FDA approves once-monthly aripiprazole for schizophrenia

March 7, 2013

FDA has approved aripiprazole (

 

FDA has approved aripiprazole (Abilify Maintena, Otsuka and Lundbeck) for extended-release injectable suspension for the treatment of schizophrenia.

Abilify Maintena is a once-monthly intramuscular (IM) depot formulation that offers the efficacy and safety profile of oral aripiprazole, the first-approved dopamine D2 partial agonist.

Schizophrenia is a chronic brain disorder characterized by a disruption of thought processes that can cause delusions and hallucinations. The disease affects approximately 2.4 million Americans and 24 million people worldwide, and has serious consequences for patients, their families, and the communities in which they live.

“The development of the new product was prompted by a recognition of the need for additional treatment options in the treatment of schizophrenia,” said John M. Kane, MD, chairman of psychiatry, The Zucker Hillside Hospital, and vice president, Behavioral Health Services, North Shore-LIJ Health System. “The approval is important for managed care and hospital decision-makers because this product is both a once monthly formulation and offers a similar efficacy and safety profile to the oral formulation of aripiprazole, which has been available to treat schizophrenia since 2002.” 

“In my clinical experience, the ability to now have the choice of a familiar medication in an extended-release injection formulation to treat patients with schizophrenia-whose disease causes them to have poor or partial adherence resulting in high rates of relapse and re-hospitalization-is a very important opportunity in terms of serving our patients and possibly reducing costs and improving outcomes,” Dr. Kane said.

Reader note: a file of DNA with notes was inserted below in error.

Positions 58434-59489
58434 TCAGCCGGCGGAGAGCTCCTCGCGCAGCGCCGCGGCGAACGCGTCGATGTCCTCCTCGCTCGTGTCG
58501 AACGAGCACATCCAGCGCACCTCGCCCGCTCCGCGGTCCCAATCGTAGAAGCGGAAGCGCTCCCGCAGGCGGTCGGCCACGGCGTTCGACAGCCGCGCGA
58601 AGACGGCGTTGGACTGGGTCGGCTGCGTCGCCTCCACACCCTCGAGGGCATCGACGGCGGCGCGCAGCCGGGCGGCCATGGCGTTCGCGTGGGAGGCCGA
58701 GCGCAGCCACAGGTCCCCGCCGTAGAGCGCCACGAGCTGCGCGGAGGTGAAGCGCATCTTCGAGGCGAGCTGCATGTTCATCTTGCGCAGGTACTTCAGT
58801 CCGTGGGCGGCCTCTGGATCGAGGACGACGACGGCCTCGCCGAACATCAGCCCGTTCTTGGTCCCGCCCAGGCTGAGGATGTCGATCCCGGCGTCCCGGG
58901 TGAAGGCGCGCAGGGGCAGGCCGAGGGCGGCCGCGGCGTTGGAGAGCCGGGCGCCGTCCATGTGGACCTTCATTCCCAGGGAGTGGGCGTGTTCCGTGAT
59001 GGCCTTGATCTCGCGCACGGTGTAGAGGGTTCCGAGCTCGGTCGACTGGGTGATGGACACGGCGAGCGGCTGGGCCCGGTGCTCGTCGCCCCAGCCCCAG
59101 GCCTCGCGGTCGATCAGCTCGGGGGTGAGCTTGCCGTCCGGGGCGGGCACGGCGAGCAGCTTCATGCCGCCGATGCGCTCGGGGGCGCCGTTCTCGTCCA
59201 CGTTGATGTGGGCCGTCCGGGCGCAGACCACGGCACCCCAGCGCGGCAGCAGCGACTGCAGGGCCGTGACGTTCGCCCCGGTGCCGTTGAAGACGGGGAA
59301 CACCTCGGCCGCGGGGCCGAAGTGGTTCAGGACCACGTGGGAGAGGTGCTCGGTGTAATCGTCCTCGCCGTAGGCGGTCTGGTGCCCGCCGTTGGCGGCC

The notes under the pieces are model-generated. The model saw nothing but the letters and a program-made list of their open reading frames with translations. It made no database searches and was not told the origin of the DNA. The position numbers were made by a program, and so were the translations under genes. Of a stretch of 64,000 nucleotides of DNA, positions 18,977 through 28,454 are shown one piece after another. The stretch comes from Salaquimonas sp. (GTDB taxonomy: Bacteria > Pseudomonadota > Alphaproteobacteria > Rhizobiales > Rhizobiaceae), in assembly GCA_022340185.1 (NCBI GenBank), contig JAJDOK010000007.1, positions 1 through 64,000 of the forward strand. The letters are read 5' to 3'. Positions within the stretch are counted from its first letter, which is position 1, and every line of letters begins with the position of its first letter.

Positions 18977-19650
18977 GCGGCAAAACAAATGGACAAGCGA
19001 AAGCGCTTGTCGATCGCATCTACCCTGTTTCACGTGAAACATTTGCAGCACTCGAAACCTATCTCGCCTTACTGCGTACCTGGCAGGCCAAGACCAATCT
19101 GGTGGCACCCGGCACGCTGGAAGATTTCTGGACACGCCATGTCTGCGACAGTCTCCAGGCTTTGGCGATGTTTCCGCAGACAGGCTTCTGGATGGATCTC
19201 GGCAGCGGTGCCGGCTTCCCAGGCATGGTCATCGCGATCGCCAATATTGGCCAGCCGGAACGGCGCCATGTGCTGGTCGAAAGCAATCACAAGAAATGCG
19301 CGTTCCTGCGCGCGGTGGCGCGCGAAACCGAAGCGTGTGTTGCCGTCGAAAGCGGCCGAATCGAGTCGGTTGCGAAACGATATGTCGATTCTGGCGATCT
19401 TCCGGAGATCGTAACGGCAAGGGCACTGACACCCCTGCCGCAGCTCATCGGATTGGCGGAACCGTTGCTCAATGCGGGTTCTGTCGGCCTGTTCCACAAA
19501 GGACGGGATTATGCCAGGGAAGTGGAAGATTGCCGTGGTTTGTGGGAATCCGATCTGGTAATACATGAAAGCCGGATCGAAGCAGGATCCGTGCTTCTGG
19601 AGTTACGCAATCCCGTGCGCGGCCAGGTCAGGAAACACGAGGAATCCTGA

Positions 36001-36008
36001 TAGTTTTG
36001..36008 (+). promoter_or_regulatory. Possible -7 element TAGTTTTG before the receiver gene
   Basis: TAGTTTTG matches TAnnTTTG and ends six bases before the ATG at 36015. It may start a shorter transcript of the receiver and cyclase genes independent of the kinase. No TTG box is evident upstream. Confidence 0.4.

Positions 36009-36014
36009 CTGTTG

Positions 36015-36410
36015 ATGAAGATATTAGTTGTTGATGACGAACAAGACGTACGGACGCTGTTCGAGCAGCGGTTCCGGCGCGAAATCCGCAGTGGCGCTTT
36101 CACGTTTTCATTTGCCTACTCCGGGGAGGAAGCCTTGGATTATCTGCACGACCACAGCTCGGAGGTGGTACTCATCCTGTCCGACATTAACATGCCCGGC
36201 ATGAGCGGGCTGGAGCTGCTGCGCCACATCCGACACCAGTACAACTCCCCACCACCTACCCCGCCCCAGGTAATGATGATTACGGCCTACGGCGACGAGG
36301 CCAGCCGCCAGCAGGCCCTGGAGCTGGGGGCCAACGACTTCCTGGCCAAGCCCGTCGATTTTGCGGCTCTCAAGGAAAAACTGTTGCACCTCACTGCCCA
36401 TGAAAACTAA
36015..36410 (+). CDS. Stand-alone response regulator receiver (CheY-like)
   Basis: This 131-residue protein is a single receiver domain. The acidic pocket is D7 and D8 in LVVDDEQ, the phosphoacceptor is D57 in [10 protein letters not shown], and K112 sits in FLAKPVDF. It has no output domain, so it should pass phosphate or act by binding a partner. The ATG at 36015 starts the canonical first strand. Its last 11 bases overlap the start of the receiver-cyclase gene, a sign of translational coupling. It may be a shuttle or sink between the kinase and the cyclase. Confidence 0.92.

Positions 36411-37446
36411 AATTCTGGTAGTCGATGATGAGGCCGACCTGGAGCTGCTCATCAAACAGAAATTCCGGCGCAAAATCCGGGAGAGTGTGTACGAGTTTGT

Efficacy was demonstrated in a 52-week, placebo-controlled, double-blind, randomized-withdrawal, phase 3 maintenance trial of Abilify Maintena in patients with schizophrenia. The time to relapse was the primary end point. In the trial, Abilify Maintena (n=269 adult patients) significantly delayed time to relapse compared to placebo (n=134 adult patients; hazard ratio=5.03, 95% CI=3.15-8.02, P<.0001).  In a key secondary end point, the percentage of subjects experiencing relapse (ie, meeting clinical trial criteria for exacerbation of psychotic symptoms/relapse) was also significantly lower with Abilify Maintena compared to placebo at the end of the study (10% vs 40%, respectively; P<.0001). Additional support for efficacy was derived from oral aripiprazole trials.

The safety profile of Abilify Maintena is expected to be similar to that of oral aripiprazole. In a randomized phase 3 clinical study, patients who tolerated and responded to oral aripiprazole and single-blind Abilify Maintena who were then randomly assigned to receive Abilify Maintena or placebo injections experienced similar rates of adverse reactions between the two treatment groups. The adverse reaction that was most common (≥ 5% incidence) and occurred at least twice the rate of placebo for oral aripiprazole vs. placebo, respectively, was akathisia (8% vs 4%).

Abilify Maintena is not approved for the treatment of patients with dementia-related psychosis and the medication is contraindicated in patients with a known hypersensitivity reaction to aripiprazole.